Anyway, because of the money printing and lower dollar index, people were persuaded by popular thinking that the only direction crude oil and commodities could go were up and that the dollar was on the brink of collapse.  All in spite of the fact that the dollar had been at similar levels before with crude oil trading between 13 and 25 dollars.  This is another perfect example of herding that is based on a popular believe rather than fact.  What the herd does not understand is that price is a function of every single market participant and everything known or perceived to be known by those participants, which is in turn discounted into price.   Thus, the price action is indeed as relevant at present as at any other time in history and it always will be.  In turn, the underlying technical structure and statistics are also as relevant as at any other time in history.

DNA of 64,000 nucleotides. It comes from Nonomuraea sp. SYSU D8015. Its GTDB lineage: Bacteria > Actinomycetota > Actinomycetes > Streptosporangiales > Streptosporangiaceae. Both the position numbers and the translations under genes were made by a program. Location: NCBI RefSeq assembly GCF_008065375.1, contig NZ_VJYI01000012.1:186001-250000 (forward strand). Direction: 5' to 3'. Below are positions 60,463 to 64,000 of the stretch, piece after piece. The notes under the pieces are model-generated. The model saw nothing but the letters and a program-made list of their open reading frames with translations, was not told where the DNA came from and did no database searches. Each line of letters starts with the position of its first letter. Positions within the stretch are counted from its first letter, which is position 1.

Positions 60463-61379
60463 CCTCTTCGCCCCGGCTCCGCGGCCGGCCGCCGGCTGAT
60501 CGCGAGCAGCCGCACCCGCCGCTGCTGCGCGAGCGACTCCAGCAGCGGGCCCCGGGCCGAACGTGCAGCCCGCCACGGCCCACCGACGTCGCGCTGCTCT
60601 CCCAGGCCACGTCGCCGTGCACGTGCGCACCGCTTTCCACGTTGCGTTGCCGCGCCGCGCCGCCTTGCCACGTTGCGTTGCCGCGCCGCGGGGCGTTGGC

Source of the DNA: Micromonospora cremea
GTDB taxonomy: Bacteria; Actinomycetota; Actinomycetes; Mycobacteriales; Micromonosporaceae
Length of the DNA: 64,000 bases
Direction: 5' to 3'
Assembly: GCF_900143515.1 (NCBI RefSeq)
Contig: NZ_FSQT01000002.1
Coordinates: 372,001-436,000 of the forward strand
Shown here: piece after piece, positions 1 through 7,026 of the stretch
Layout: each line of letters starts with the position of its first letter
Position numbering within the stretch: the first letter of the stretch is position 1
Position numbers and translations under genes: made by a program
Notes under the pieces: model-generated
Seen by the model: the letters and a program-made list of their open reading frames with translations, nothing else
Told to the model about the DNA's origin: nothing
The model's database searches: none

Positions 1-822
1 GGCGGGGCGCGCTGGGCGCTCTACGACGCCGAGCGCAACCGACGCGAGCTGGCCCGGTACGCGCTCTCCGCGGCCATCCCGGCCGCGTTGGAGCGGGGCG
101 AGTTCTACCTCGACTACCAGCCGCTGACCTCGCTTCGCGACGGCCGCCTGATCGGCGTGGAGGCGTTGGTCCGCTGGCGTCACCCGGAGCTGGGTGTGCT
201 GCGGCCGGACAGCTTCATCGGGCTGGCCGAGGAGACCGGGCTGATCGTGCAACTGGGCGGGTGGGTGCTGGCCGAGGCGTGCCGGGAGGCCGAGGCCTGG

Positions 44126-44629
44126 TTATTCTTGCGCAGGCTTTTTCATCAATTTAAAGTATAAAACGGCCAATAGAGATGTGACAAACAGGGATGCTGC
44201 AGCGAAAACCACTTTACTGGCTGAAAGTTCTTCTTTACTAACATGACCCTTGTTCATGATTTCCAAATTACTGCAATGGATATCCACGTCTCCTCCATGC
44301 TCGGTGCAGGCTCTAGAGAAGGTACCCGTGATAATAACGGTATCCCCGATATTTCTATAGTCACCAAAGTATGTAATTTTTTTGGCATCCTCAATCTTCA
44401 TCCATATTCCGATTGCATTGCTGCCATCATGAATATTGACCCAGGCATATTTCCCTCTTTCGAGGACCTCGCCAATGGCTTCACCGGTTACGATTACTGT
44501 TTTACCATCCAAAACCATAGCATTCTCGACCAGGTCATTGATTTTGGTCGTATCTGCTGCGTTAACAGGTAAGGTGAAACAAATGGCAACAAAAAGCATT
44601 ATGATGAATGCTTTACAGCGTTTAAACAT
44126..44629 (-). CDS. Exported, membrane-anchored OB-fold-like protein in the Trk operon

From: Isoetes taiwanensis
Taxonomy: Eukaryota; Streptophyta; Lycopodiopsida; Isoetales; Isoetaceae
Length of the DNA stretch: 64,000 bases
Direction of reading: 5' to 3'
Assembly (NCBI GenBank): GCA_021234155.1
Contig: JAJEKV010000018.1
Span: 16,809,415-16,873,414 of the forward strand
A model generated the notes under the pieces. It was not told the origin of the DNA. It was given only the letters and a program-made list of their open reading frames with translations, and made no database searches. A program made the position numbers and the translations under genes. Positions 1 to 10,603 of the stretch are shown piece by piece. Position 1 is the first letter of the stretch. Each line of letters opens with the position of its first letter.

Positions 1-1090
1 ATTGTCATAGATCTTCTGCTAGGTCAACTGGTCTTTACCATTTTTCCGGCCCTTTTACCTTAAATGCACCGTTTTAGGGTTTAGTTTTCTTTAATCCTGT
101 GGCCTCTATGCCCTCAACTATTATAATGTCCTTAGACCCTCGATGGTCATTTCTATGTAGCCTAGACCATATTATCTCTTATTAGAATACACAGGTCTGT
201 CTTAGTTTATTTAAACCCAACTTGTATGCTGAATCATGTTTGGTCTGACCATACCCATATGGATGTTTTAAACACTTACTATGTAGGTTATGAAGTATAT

Back in 2011 as gold moved into the 9-year cycle top I began presenting my subscribers with the evidence in support of that top.   Gold continued to hold up and flounder around below the 2011 high during the remainder of 2011, 2012 and into early 2013.  All the while, the evidence continued to mount in favor of the 9-year cycle top and as it did, I presented that evidence.  Yet, once again, true to human nature, people did not want to believe what they did not want to believe.  I watched as they looked for all the reasons that the cyclical and statistical data was wrong.  Among those reasons, was, again, the money printing and “inevitable collapse of the dollar.”    To illustrate the point, I want to show that once again, popular, and what seemed to be logical thinking, proved wrong.  Fact is, at the 9-year cycle top in 2011, gold was trading at just over 1,900 dollars an ounce.  At the same time, the dollar was trading in the high 70 to 80 range.  We’ll, if there were truly a correlation between the dollar index and gold, why is it that when the dollar index was trading in the high 70 to 80 range back in the late 1980’s and into the mid 90’s that gold wasn’t at 1,900 dollars an ounce back then as well?  The reason is simple.  The correlation is a perception that sounds logical and which has become popular thinking.    But, as hard cold historical facts show, it just isn‘t so.  Many, if not most of you reading this, are now struggling with what you have just read.  If so, it is probably because you have not looked at the historical facts and you have likely been unknowingly indoctrinated with the flawed popular thinking.   The real point of this article is to try to help people see and understand that they can have a bias that they don’t even realize they have and that more often than not, these biases are based on popular opinion rather than reality.  So, we can find ourselves with beliefs, that are based simply on nothing.